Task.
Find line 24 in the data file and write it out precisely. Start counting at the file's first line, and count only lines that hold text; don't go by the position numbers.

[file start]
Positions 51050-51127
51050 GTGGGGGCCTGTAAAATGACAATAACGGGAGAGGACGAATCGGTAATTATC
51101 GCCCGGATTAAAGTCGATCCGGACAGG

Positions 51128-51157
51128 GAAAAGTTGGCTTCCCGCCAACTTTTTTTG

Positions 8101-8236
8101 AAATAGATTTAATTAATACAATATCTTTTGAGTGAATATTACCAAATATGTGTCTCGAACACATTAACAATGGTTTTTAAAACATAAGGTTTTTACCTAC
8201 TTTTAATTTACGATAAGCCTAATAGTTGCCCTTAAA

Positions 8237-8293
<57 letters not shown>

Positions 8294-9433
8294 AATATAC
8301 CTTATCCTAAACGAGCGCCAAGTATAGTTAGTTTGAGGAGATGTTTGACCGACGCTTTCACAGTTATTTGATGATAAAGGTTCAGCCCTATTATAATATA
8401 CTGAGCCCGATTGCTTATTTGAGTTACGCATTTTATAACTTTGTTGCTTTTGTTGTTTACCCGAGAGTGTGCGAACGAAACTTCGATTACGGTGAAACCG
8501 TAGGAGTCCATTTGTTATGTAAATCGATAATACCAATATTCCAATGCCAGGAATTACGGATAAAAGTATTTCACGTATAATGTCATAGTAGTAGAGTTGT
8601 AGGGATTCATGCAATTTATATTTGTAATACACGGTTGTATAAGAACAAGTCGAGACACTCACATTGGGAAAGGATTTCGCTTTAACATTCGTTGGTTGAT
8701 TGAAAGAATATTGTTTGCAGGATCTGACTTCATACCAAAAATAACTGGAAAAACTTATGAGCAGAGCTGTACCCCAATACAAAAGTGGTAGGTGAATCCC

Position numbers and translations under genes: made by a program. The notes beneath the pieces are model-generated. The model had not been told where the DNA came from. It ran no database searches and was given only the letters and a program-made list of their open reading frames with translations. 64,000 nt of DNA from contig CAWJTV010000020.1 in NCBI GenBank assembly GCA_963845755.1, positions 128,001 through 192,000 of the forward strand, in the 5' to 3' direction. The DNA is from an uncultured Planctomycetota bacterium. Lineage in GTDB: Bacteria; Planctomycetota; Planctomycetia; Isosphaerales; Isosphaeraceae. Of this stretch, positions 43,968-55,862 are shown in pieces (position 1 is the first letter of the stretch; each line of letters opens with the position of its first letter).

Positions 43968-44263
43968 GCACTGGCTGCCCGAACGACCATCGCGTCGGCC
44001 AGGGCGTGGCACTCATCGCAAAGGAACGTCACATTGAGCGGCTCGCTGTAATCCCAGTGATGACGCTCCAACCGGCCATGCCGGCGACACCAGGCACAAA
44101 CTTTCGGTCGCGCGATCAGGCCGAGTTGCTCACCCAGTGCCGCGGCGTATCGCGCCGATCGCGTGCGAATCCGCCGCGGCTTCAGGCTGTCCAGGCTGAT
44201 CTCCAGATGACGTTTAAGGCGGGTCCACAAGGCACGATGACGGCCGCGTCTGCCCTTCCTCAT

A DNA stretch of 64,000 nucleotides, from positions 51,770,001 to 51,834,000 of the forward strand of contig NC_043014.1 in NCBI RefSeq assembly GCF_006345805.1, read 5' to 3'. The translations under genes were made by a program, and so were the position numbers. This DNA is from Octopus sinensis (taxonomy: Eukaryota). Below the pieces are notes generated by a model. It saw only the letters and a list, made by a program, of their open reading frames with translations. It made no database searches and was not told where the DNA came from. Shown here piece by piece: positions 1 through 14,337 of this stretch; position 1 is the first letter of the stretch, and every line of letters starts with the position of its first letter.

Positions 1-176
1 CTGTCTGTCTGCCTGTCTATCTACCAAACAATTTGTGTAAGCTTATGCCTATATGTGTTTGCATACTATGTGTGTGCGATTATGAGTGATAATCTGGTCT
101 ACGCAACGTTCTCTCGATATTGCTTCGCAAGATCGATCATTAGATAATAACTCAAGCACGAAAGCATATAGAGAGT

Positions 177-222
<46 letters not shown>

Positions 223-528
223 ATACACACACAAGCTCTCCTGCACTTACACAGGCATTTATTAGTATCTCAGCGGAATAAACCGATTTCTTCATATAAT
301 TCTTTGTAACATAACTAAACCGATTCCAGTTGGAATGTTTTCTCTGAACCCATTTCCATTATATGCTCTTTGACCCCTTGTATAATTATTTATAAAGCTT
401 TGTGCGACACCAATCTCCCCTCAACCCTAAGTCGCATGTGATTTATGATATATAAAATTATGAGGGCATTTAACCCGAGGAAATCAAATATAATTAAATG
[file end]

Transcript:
A DNA stretch of 64,000 nucleotides, from positions 51,770,001 to 51,834,000 of the forward strand of contig NC_043014.1 in NCBI RefSeq assembly GCF_006345805.1, read 5' to 3'. The translations under genes were made by a program, and so were the position numbers. This DNA is from Octopus sinensis (taxonomy: Eukaryota). Below the pieces are notes generated by a model. It saw only the letters and a list, made by a program, of their open reading frames with translations. It made no database searches and was not told where the DNA came from. Shown here piece by piece: positions 1 through 14,337 of this stretch; position 1 is the first letter of the stretch, and every line of letters starts with the position of its first letter.